Being Open to Feedback as a Creative Professional

I’m a freelance creative professional, meaning I get paid to create videos as my full time job. Someone recently said in my hearing, “I know those creative types. Unless you give them a timeline, the job won’t get done.”

I responded by saying, “There’s a lot of truth to that!”

One of my goals in my career is to break the stereotype of millennial workers who need to be applauded for every small task they complete and feel they are going above and beyond when they’re really just meeting the baseline standard. Showing up on time is not exceptional. Getting something done when you said you would is not exceptional. Being open to feedback and criticism is not exceptional. These are the basics.

It’s especially tricky with the creative types like myself. Creating is an act of vulnerability, so there’s something of yourself in everything you make. When you expose this to a client and say, “What do you think?” it can be pretty scary. 

The best thing we can do for our clients and for ourselves is to be open to feedback and willing to explain our creative decisions. If you can’t find a justification for an element of your work and the client is uncomfortable with it, you have no reason to insist that it stays. 

It’s not personal when someone says, “I think this shot could be better.” How many contractors—painters and masons and architects and carpenters—hear that same thing every day around the world? Unless they can give a good explanation, they get to work changing it right away. I want to be the kind of creative that takes that responsibility, swallows my pride when I need to, and creates something that meets the client’s expectation.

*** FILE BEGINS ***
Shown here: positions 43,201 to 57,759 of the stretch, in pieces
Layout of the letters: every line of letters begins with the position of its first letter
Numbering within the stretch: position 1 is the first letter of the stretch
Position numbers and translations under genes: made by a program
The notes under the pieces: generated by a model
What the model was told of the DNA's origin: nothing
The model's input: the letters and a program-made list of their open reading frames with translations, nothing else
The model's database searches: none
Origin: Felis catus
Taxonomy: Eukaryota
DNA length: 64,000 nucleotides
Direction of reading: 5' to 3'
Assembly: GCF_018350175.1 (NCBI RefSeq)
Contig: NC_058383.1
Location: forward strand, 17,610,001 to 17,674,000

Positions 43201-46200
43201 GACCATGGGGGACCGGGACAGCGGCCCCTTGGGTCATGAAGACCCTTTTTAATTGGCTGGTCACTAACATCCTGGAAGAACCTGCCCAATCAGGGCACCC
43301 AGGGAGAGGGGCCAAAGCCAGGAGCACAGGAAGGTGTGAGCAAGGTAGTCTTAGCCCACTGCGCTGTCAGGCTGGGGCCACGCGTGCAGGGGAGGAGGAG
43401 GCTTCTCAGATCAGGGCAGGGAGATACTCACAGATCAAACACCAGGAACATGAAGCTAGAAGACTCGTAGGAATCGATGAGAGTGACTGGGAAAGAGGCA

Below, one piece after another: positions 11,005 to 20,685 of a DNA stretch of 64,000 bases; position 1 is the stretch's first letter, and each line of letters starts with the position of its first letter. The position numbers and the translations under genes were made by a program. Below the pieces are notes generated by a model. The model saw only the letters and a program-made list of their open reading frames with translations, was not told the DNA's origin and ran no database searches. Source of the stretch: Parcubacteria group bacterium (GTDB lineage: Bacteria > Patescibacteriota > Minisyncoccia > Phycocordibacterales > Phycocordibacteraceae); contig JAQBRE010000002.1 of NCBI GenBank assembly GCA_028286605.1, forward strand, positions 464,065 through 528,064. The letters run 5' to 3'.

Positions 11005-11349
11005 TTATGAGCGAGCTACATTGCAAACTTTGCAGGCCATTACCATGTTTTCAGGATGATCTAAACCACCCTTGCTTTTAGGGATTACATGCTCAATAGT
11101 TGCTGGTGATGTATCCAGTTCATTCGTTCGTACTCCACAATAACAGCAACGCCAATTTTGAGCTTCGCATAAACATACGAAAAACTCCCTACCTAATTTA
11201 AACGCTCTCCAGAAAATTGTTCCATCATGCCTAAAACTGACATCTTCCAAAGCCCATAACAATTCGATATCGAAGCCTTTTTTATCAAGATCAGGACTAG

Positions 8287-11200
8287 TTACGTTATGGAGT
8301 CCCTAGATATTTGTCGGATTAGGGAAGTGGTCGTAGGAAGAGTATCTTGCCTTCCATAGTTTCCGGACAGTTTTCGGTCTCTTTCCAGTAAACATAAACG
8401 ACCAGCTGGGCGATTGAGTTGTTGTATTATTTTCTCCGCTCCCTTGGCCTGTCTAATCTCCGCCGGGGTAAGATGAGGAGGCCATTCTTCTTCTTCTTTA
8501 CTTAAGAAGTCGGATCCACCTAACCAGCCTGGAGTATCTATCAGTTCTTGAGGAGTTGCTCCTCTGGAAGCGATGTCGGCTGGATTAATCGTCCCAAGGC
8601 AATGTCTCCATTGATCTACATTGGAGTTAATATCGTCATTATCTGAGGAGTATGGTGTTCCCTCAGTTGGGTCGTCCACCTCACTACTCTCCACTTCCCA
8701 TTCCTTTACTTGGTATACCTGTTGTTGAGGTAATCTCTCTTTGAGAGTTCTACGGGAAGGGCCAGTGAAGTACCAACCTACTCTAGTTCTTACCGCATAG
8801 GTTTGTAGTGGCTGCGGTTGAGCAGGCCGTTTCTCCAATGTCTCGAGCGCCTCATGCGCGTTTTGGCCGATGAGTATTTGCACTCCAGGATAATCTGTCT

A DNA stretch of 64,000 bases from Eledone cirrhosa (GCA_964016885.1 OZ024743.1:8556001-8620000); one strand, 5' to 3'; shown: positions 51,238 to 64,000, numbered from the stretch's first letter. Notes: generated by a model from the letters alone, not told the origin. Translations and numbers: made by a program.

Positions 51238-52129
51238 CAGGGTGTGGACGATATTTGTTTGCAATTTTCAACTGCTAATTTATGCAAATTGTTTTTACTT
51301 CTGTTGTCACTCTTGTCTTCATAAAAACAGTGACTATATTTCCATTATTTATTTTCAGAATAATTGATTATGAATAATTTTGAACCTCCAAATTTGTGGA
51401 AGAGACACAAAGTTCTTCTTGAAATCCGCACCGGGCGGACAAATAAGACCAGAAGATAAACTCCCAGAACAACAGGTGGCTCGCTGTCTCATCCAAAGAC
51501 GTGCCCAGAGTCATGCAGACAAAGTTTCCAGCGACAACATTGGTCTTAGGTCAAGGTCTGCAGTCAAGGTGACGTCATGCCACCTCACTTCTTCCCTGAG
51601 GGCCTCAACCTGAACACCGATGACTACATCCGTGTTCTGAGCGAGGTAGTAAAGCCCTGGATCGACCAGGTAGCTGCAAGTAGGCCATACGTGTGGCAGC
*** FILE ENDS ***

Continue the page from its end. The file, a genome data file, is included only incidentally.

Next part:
I don’t know where the line is between offering your expertise and accepting the client’s ideas, but I do know one thing: if you get into an argument, you lose, even if you win. (Credit: Dale Carnegie, How to Win Friends and Influence People.)

There’s a huge difference between “I can’t work like this,” and, “I don’t like working like this.” Not all uncomfortable conversations are bad. Not all of our work should be praised. Not all criticism is personal.

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